You can go down to your grocery store of choice and pick up five pounds of potatoes in Canada for a “Sir Wilfred Laurier” and change. Stolid, stable, and starchy, the potato is the essence of a staple crop. A potato plant is a living thing, and it’s no more immune to environmental stress than the next sessile organism, Colin Hodd of Cape Breton Post reports.
Greg Donald, the general manager of the Prince Edward Island Potato Board, has already seen what challenges the future might hold for this crop.
“Plants are like humans. You can do everything you can to keep them healthy and be productive, but certainly environmental stress, climate change, hot temperatures up to a certain point (and) the plants basically shut down to conserve moisture. So, they’re not actively producing and they also are more vulnerable to pests, which creates more challenge.”
The last two years in particular have been a challenge for potato farmers on the Island. The spring of 2018 came late and threw in a late frost as a bonus. The cool, wet conditions made it difficult to plant. Then the summer came, hot and dry, robbing the potatoes of the moisture they need to grow. Then came fall rains.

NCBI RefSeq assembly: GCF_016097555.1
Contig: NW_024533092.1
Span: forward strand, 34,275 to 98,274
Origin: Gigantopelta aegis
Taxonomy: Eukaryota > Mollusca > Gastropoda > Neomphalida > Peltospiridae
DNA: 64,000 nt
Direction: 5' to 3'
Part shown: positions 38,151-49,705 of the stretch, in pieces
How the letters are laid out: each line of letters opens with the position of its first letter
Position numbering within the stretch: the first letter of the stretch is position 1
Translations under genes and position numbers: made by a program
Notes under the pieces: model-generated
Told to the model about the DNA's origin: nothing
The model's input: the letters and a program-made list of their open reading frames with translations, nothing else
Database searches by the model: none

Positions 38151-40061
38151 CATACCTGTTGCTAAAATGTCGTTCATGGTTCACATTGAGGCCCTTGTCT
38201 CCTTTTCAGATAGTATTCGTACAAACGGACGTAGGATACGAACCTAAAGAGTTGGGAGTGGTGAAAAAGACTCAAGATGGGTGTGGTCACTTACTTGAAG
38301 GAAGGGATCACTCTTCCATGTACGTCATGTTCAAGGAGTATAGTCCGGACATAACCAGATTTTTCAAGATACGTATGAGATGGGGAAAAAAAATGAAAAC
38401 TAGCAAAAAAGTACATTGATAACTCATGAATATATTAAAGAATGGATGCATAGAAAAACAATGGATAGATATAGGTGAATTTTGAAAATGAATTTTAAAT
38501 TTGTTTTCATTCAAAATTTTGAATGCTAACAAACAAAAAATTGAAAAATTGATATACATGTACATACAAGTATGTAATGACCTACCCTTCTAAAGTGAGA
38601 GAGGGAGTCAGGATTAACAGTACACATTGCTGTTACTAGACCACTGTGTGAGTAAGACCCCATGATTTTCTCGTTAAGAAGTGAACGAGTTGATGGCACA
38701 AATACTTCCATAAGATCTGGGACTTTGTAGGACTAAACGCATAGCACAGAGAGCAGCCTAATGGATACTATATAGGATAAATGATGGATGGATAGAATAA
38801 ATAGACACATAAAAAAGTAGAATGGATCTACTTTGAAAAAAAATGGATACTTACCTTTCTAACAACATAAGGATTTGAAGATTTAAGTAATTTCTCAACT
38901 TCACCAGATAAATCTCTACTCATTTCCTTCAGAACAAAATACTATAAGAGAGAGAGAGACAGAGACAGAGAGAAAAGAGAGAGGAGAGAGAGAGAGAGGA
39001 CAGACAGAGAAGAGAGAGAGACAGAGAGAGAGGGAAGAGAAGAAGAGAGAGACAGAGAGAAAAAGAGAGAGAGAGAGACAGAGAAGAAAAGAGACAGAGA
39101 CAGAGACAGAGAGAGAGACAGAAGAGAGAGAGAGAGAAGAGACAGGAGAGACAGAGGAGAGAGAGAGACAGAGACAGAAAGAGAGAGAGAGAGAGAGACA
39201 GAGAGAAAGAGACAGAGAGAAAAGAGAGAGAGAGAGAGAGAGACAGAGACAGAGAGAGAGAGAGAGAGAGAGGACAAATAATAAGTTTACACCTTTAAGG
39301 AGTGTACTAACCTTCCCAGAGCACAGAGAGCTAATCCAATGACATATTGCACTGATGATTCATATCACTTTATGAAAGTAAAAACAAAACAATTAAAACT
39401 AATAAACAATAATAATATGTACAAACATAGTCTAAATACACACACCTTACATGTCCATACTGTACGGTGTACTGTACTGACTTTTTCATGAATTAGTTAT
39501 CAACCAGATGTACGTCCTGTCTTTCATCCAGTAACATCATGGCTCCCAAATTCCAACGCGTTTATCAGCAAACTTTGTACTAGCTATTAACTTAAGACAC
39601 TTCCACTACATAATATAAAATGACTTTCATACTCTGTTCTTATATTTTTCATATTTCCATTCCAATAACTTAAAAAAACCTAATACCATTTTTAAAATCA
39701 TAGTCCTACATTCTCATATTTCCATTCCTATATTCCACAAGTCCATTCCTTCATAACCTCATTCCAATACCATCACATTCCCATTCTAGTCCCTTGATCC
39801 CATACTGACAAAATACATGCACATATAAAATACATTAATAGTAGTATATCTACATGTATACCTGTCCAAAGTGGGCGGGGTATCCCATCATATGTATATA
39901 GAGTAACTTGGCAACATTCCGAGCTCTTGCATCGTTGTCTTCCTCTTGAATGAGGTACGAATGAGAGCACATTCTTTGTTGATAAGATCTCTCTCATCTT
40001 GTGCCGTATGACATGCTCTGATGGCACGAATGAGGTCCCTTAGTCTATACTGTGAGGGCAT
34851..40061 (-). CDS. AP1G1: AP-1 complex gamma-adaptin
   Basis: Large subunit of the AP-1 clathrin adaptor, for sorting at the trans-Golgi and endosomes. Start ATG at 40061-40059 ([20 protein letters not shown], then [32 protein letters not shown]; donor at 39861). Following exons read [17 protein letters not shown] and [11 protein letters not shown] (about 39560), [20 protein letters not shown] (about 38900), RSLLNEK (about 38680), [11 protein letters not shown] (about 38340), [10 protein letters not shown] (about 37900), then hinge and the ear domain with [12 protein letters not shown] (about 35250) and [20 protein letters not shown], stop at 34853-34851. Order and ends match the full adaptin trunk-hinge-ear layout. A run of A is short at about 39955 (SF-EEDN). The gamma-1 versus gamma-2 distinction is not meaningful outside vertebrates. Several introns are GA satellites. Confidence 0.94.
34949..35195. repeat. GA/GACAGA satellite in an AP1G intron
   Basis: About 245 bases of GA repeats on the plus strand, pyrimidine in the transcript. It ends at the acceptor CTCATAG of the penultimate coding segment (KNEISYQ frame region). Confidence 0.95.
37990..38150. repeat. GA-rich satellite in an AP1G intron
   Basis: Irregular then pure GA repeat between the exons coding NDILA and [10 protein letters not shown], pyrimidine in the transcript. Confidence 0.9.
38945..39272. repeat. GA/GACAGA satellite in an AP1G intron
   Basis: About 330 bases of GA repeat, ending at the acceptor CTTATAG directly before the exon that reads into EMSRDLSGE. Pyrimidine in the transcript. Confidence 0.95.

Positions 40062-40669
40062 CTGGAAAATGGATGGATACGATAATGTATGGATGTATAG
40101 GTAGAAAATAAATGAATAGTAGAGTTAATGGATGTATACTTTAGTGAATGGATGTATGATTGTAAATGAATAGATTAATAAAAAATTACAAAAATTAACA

“In PEI, we abandoned several thousand acres of potatoes that just couldn’t get harvested,” says Donald. “When freezeup came, there were thousands of acres left in the ground.”
Then 2019 followed a similar pattern, leading into the fall, when the hammer really fell.
What happened in 2019 is a reminder that climate change doesn’t come in discrete effects. We talk about higher temperatures, stronger storms, floods, and droughts as though these are separate consequences. But they are all part of the same system, operating at the same time. And so, a crop like the potato can suffer shocks at multiple parts of its life cycle.
“Some of the things we’ve been doing aren’t enough anymore because of climate change and these severe weather events. I don’t want to sound like doom and gloom, but it’s definitely creating a lot of challenges, and farmers are working hard to adapt and make sure that we have good, healthy food and do it in a way that’s good for the environment,” says Donald.
“The next time you’re peeling a pound, consider the future of the potato, because whatever that future is, you’re travelling there together,” Colin Hodd writes.
Photo: The potato harvest underway last fall on Prince Edward Island. – Saltwire